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Please be gentle, I'm very new to programming and only own one book which is giving me some terrible directions (Head First Programming). Here is the code I have in the Python IDLE:

scores = {}

scores[8.45] = 'Zach'
scores[9.12] = 'Juan'
scores[8.31] = 'Aaron'
scores[8.05] = 'Aideen'
scores[8.65] = 'Johnny'
scores[7.81] = 'Stacey'

for key in scores.keys():
    print(scores[key] + ' had a score of ' + scores[???])

The program is meant to print a list containing both the names of the contestants and their corresponding scores but I dont know what I am doing wrong or right at this point :/

EDIT: Thank you guys. With your help i edited the code to working order, if you're interested here it is:

scores = {}

scores['Zach'] = 8.45

scores['Juan'] = 9.12

scores['Aaron'] = 8.31

scores['Aideen'] = 8.05

scores['Johnny'] = 8.65

scores['Stacey'] = 7.81

for key in scores.keys():    
    print(str(key), ' had a score of ' , scores[key])
share|improve this question

2 Answers 2

up vote 4 down vote accepted

You can use the {...}.items() iterator as follows:

for score,name in scores.items():
    print('{name} had a score of {score}'.format(**locals()))

However, your dictionary is in the wrong order. For example, what if Zach and Juan had the same score of 9.10? Then, writing scores[9.10]='Zach' scores[9.10]='Juan' would overwrite Zach! The keys should be the names.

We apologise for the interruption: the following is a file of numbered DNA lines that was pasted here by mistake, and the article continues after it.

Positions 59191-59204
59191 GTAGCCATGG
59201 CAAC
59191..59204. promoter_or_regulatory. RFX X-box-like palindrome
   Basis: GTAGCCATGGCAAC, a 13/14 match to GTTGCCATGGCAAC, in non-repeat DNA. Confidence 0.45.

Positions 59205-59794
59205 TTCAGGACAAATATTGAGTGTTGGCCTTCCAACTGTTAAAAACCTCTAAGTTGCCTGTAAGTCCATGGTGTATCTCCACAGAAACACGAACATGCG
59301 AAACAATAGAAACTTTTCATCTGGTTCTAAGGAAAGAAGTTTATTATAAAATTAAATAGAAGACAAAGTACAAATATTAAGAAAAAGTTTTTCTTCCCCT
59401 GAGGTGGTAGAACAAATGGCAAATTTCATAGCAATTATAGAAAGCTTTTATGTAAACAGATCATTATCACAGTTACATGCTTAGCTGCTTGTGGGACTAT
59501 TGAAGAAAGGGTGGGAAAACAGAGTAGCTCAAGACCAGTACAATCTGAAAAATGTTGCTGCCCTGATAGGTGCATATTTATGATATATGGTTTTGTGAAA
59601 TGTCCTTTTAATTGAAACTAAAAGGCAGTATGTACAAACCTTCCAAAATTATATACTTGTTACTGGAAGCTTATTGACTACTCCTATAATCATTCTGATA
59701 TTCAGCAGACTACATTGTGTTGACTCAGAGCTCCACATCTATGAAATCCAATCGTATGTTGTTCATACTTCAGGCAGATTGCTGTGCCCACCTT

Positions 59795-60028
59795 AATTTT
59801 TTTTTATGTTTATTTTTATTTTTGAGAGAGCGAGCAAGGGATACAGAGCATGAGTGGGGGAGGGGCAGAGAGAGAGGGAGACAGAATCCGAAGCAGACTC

You can write it like this:

scores['Zach'] = 8.45
scores['Juan'] = 8.45
...

For the record, here's how I'd do it from scratch:

def parseScores(string):
    scores = {}
    for line in string.splitlines():
        if line.strip():
            name,score = line.strip().split()
            scores[name] = float(score)
    return scores

data = """
    Zach 8.45
    Juan 9.12
    Aaron 2.2
    Aideen 2.2
    Johnny 2.2
    Stacey 7.81
"""

scores = parseScores(data)
for name,score in scores.items():
    print('{name} had a score of {score}'.format(**locals()))
share|improve this answer
    
OK, I replaced the bottom of my code with you're line and I instead got a complete list of the data 6 times. Although I probably did something wrong. –  Gio Jun 20 '11 at 0:51
    
@gio: you should have deleted your previous for loop; the program is doing exactly what you told it to do =) "for each item, for each item, print the item" –  ninjagecko Jun 20 '11 at 0:59
    
thanks for the help, however that final code you wrote still has many parts i dont quite understand yet, but thank you for your time (: –  Gio Jun 20 '11 at 1:04
    
unpacking locals() may have a high cost... –  JBernardo Jun 20 '11 at 1:06
    
JBernardo: It might take long if either there are many locals (however: stackoverflow.com/questions/114342/… ), or if the locals() function is not optimized correctly. However I just tested it with a makeshift benchmark and it works reasonably speedily. –  ninjagecko Jun 20 '11 at 1:29

Normally one would map players to scores, not the other way around.

scores = {'Zach': 8.45, 'Juan': 9.12, ...}
for player in scores:
  print('{0} had a score of {1:0.2f}'.format(player, scores[player]))
share|improve this answer
    
Sorry, your code is a bit too advanced for me. For example, I don't know how to use .format or that function within the print message. –  Gio Jun 20 '11 at 0:59
1  
Fortunately Python has adequate documentation with regards to that. –  Ignacio Vazquez-Abrams Jun 20 '11 at 1:02
    
indeed, one can even type help(''.format) in the interpreter –  ninjagecko Jun 20 '11 at 1:30

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